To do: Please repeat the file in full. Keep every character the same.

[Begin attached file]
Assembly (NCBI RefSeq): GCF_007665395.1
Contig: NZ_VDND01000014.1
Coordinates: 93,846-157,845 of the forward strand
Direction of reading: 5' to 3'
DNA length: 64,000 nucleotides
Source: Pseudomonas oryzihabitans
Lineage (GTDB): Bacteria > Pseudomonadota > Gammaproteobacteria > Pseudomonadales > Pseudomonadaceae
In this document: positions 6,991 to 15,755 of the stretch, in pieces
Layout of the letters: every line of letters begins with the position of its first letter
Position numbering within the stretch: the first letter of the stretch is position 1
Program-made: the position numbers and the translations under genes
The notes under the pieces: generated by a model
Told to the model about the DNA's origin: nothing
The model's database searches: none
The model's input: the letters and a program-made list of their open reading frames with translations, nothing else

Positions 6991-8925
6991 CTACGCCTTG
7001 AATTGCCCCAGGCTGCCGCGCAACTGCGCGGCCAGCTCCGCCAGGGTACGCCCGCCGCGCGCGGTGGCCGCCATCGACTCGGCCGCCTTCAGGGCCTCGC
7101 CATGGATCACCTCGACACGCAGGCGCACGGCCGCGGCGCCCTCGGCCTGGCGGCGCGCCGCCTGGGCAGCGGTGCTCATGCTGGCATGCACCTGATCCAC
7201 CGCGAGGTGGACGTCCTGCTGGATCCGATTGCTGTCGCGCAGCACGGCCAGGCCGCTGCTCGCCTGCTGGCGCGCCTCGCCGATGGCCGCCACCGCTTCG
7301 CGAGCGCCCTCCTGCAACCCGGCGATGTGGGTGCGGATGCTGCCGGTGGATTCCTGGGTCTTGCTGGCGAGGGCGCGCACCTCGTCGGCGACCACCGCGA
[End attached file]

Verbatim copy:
Assembly (NCBI RefSeq): GCF_007665395.1
Contig: NZ_VDND01000014.1
Coordinates: 93,846-157,845 of the forward strand
Direction of reading: 5' to 3'
DNA length: 64,000 nucleotides
Source: Pseudomonas oryzihabitans
Lineage (GTDB): Bacteria > Pseudomonadota > Gammaproteobacteria > Pseudomonadales > Pseudomonadaceae
In this document: positions 6,991 to 15,755 of the stretch, in pieces
Layout of the letters: every line of letters begins with the position of its first letter
Position numbering within the stretch: the first letter of the stretch is position 1
Program-made: the position numbers and the translations under genes
The notes under the pieces: generated by a model
Told to the model about the DNA's origin: nothing
The model's database searches: none
The model's input: the letters and a program-made list of their open reading frames with translations, nothing else

Positions 6991-8925
6991 CTACGCCTTG
7001 AATTGCCCCAGGCTGCCGCGCAACTGCGCGGCCAGCTCCGCCAGGGTACGCCCGCCGCGCGCGGTGGCCGCCATCGACTCGGCCGCCTTCAGGGCCTCGC
7101 CATGGATCACCTCGACACGCAGGCGCACGGCCGCGGCGCCCTCGGCCTGGCGGCGCGCCGCCTGGGCAGCGGTGCTCATGCTGGCATGCACCTGATCCAC
7201 CGCGAGGTGGACGTCCTGCTGGATCCGATTGCTGTCGCGCAGCACGGCCAGGCCGCTGCTCGCCTGCTGGCGCGCCTCGCCGATGGCCGCCACCGCTTCG
7301 CGAGCGCCCTCCTGCAACCCGGCGATGTGGGTGCGGATGCTGCCGGTGGATTCCTGGGTCTTGCTGGCGAGGGCGCGCACCTCGTCGGCGACCACCGCGA